So, the New York Times ran an article on Saturday that chronicled how Russian activist groups that the government doesn’t like get regularly raided and prosecuted for pirated Microsoft software, even when the groups have taken great pains to not pirate anything. Worse: Microsoft seemed complicit in these prosecutions.
Instead, the group fell victim to one of the authorities’ newest tactics for quelling dissent: confiscating computers under the pretext of searching for pirated Microsoft software.
Across Russia, the security services have carried out dozens of similar raids against outspoken advocacy groups or opposition newspapers in recent years. Security officials say the inquiries reflect their concern about software piracy, which is rampant in Russia. Yet they rarely if ever carry out raids against advocacy groups or news organizations that back the government.
The article was widely-read and publicized, and today, just three days later, Microsoft announces sweeping changes in IP enforcement in Russia:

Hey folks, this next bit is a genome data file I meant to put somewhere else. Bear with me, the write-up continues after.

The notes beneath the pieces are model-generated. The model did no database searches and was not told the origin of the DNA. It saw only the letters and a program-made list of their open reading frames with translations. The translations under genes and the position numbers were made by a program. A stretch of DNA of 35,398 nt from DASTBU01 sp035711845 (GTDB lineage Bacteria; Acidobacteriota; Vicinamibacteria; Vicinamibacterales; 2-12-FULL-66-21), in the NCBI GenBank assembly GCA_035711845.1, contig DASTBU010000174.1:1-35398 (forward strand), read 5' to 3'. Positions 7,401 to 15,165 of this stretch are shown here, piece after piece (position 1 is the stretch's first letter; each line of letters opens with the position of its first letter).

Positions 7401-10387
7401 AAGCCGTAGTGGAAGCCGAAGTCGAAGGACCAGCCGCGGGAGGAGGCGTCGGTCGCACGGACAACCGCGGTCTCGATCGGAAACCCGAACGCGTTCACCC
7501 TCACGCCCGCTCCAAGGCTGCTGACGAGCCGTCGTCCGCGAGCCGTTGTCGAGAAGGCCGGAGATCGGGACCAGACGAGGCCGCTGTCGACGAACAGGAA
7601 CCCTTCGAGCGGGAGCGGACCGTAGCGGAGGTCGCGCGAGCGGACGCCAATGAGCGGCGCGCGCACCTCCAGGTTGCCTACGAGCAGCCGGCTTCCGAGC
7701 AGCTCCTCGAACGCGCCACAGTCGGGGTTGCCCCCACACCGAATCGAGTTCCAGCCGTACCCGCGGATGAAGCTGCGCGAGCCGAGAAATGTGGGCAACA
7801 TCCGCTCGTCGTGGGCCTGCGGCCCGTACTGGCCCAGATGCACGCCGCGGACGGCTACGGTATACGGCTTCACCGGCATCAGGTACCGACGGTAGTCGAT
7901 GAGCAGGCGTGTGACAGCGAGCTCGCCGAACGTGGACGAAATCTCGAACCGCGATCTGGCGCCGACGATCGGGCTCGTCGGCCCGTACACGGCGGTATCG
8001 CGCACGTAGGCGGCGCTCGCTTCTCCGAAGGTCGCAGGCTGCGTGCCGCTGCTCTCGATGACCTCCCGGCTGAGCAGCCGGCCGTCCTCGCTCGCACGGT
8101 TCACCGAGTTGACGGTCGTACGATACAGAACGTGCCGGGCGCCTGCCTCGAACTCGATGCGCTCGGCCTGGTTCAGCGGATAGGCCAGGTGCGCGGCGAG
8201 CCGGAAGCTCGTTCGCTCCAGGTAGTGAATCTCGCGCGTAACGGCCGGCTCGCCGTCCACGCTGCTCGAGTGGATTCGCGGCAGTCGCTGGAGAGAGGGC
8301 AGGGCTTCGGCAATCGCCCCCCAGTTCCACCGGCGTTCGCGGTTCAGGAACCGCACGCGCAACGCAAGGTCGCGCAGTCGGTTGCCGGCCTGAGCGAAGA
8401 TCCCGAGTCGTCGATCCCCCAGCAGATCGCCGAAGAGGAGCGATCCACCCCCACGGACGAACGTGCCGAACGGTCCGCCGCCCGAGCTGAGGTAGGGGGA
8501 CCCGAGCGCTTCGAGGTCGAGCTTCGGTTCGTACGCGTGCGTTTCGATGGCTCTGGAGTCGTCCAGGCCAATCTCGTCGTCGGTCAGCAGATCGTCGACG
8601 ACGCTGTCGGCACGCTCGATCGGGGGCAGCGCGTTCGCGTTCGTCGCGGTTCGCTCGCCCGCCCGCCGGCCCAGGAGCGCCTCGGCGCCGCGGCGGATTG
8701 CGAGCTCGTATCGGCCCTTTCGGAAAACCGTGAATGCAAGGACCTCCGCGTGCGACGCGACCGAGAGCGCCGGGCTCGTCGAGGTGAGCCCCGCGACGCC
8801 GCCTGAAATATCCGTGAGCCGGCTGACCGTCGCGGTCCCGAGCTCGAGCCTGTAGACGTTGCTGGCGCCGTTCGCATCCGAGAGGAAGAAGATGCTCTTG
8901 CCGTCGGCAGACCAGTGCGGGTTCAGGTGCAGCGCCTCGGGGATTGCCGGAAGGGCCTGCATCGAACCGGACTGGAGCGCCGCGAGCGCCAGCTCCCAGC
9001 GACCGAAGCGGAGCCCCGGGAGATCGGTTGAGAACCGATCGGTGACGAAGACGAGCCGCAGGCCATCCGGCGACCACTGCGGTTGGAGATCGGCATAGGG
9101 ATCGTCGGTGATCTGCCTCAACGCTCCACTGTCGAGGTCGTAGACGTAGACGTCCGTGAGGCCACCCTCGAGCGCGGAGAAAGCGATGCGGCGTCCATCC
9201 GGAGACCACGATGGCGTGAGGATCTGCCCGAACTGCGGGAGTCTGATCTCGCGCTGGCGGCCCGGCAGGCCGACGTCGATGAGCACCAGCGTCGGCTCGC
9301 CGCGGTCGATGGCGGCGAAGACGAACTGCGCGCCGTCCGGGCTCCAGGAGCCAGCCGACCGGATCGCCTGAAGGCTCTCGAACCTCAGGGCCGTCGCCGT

The new Microsoft policy was announced in an apologetic statement […] Mr. Smith said that Microsoft would make sure that it was no longer offering legal support to politically motivated piracy inquiries by providing a blanket software license to advocacy groups and media outlets. They would be automatically covered by it, without having to apply.
“We want to be clear that we unequivocally abhor any attempt to leverage intellectual property rights to stifle political advocacy or pursue improper personal gain,” Mr. Smith said in a post on the company’s blog. “We are moving swiftly to seek to remove any incentive or ability to engage in such behavior.”
Score one for the power of the press.